DTC: Consequently, as a writer of horror, how prepared do you feel for the zombie apocalypse?
DH:I have a few baseball bats in my house that would be quite effective. My plan for the zombie apocalypse is to track down my gun-toting friends. I'll cash in a few favors.
DTC: If you could give one piece of advice to us youngsters trying to make it in the indie print world, what would it be?
DH: If you're going to fail, fail with your own ideas. Be ambitious.
David Hopkins is a freelance writer — a regular contributor to D Magazine, Quick, and Smart Pop. He has also written comic books and graphic novels in a variety of genres. Dallas Observer recognized him as “Best Local Comic Book Writer,” and the American Library Association honored his work in their annual “Great Graphic Novels for Teens” list. For twelve years, he taught English and Creative Writing at Martin High School where he served as writing coach for interscholastic competitions.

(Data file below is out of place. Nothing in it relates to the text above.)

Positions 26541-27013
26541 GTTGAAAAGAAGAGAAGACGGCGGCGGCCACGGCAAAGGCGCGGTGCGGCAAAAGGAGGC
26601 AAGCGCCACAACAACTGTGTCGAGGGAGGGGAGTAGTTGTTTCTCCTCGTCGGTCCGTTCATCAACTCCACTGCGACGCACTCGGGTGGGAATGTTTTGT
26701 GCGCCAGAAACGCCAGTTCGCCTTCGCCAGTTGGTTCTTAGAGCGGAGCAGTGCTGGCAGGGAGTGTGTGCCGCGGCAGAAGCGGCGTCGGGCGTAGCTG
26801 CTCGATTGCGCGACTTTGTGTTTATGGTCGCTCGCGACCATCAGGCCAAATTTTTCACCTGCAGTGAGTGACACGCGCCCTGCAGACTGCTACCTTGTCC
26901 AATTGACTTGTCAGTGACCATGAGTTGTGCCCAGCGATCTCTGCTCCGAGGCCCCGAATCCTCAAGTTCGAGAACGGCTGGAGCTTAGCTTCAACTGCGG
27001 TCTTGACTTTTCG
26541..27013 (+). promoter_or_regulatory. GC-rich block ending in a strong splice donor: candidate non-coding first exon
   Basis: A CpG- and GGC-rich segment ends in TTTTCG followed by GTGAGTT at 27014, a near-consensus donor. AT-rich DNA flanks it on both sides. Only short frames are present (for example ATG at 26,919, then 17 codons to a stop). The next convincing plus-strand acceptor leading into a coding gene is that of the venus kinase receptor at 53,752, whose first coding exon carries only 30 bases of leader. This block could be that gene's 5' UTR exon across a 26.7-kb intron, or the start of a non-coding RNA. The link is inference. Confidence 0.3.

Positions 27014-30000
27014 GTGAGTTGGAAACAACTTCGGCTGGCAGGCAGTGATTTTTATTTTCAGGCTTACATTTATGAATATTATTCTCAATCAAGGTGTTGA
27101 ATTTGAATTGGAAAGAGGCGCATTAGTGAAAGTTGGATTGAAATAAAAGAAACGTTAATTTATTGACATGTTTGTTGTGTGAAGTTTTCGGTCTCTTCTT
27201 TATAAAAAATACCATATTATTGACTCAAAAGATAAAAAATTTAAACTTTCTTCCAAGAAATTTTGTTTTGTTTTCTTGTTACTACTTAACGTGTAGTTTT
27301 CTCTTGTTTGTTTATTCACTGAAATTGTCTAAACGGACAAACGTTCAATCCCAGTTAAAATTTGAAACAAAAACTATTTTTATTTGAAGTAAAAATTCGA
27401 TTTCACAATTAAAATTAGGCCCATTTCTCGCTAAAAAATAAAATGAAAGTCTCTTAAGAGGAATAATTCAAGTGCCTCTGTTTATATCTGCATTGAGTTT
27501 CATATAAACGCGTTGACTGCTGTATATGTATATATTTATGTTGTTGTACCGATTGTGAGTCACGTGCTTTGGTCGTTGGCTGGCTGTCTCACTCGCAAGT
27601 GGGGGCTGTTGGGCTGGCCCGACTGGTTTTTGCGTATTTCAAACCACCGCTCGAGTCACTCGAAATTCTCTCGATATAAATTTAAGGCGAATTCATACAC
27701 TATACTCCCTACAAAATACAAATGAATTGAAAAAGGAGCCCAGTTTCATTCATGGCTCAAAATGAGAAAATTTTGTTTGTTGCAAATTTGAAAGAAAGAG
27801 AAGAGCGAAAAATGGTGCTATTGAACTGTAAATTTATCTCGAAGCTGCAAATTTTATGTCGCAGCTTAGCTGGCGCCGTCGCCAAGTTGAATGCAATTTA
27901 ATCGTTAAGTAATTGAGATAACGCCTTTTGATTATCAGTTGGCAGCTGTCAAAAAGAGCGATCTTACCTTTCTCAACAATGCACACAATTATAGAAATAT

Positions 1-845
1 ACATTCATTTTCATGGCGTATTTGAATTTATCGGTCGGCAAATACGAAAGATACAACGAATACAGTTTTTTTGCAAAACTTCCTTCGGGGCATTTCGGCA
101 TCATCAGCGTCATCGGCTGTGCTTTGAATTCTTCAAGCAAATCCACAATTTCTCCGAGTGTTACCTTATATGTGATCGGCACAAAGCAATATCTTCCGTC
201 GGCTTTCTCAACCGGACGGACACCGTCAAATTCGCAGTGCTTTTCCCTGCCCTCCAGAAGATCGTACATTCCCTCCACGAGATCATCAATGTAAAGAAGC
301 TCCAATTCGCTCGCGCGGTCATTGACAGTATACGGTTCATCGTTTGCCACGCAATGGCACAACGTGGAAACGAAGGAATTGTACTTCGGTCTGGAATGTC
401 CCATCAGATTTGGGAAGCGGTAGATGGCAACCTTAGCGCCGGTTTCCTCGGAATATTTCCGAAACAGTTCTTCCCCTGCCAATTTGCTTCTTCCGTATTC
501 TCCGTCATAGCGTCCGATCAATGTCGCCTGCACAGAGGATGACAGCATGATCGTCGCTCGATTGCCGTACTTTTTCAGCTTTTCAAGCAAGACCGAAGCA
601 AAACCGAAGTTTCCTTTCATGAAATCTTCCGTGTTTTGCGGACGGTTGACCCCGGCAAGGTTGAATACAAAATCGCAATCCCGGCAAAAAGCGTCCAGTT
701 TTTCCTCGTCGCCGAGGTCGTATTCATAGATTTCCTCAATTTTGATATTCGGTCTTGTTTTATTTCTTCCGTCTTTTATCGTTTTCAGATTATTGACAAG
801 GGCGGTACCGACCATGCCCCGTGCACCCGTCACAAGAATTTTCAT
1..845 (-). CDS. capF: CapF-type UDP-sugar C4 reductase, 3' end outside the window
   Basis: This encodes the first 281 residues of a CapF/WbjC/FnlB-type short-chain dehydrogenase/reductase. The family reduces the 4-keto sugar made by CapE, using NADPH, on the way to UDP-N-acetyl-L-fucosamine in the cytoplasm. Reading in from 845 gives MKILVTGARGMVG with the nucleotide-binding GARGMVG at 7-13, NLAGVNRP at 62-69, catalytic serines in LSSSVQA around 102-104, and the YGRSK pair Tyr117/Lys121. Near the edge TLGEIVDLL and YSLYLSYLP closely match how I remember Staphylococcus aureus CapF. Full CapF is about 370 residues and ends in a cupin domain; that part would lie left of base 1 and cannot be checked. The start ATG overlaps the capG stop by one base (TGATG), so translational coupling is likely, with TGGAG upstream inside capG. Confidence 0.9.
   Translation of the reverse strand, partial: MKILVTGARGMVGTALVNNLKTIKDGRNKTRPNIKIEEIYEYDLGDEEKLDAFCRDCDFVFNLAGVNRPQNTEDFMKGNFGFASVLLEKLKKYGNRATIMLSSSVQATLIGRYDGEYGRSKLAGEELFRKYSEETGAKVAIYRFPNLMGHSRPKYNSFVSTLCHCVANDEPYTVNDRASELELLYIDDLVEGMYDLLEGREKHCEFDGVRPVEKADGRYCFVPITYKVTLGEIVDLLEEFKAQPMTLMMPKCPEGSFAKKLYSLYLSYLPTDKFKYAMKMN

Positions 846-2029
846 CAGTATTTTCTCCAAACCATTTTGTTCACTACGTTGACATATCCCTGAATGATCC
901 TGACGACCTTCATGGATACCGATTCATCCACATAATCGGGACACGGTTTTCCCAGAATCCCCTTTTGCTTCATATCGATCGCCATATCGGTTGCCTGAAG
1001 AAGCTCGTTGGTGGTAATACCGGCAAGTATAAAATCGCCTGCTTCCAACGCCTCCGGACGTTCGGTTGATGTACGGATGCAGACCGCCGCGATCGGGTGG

At STAPLE, Hopkins will be debuting the new editon of Astronaut Dad, a collaboration with Minnesota-based artist Brent Schoonover that follows three NASA families from Houston, Texas during the boom years of the space race.